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Do you provide street trees?

Last Updated: Jun 08, 2018  |  5 Views

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Thank you for your interest in getting more trees planted in Philadelphia.  There are several options for planting trees in your neighborhood.

Tree Tenders

PHS coordinates tree plantings every season through local Tree Tenders groups. Tree Tenders group leaders are committed to helping property owners submit an application for free street trees and yard trees through the PHS TreeVitalize program. To find a Tree Tenders group near you, consult the map on this page of our web site.

We plant trees each Fall and Spring. Our application request period for trees for the Fall closes the previous May and for the Spring closes the previous November. To learn how to care for your tree, consider attending Tree Tenders training.

Below are listed some other avenues for getting a tree:

Philadelphia Parks and Recreation

Request a street tree through Philadelphia Parks and Recreation.

Philadelphia Parks and Recreation accepts requests from individual property owners.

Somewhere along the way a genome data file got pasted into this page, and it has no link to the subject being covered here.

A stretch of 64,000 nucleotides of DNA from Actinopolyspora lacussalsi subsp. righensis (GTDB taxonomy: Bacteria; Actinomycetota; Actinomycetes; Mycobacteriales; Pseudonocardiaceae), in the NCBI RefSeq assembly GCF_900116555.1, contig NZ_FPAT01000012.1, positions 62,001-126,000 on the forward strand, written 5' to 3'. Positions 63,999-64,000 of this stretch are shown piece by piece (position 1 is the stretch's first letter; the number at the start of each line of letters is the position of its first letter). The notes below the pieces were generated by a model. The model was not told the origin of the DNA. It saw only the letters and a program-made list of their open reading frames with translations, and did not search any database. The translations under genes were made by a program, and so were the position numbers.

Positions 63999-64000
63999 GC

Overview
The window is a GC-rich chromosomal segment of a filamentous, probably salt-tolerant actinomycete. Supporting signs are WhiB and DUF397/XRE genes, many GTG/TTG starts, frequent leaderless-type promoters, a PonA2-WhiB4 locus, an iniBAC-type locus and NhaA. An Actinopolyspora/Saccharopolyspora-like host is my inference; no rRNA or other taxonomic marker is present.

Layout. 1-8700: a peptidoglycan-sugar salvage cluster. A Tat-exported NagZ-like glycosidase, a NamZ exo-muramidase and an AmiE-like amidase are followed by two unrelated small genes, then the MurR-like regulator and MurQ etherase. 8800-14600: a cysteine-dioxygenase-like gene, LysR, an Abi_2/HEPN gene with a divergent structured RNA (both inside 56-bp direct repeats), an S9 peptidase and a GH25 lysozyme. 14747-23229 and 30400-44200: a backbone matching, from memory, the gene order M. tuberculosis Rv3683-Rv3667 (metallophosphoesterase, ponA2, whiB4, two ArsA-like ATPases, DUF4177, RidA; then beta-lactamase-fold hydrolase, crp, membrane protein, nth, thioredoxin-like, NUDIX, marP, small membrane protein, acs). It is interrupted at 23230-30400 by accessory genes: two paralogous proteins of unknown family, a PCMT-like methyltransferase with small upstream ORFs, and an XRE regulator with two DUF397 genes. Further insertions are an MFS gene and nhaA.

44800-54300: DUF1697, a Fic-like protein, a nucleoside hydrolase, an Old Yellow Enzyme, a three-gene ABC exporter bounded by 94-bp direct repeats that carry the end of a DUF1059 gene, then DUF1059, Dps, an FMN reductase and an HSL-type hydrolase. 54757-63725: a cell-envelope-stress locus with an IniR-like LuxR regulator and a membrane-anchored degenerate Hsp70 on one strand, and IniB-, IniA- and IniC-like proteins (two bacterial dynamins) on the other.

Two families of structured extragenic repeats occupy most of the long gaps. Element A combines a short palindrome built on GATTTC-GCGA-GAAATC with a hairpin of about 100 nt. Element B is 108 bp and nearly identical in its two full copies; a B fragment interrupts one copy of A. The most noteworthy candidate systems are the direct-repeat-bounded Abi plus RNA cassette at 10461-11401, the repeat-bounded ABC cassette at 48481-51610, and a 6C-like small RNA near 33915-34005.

Call them:  215-685-4360

Or fill out this online form

To request a yard tree from Philadelphia Parks and Recreation, go to

Civic Associations

Contact your local civic association to see if they are coordinating any street tree planting projects. Many get funds from Councilperson or State representatives to support their work. (Examples of local civic associations include Center City Residents, Queen Village Neighbors, SOSNA, Fairmount Civic Assoc., Passyunk Square Civic Assoc., East Falls CDC, New Kensington CDC, Fishtown Neighbors, etc.)

Private Contractors

Hire a private contractor to plant a tree  for you. This generally runs about $300 to $500 depending on how much concrete needs to be removed. Go to the UC Green website for a list of local contractors. If you go this route you should try to make your soil tree pit as large as possible. A 3'x3' tree pit is really inadequate. If your sidewalk area is narrow, make the tree pit rectangular - 3'x4', 3'x5' etc. If your sidewalk area is wider, make the tree pit both wider and longer - 4'x4', 5'x5' etc. The larger the tree pit size, the better the tree will do and the less likely you are to experience sidewalk damage in future years. Please note that when hiring a private contractor, you will still need a permit from Philadelphia Parks and Recreation before planting any trees on the street.

After your tree has been planted, make sure it gets counted by registering it at

Attached is a handy brochure on How to get a tree planted in Philadelphia.

If you have any other questions, please contact Mindy Maslin,


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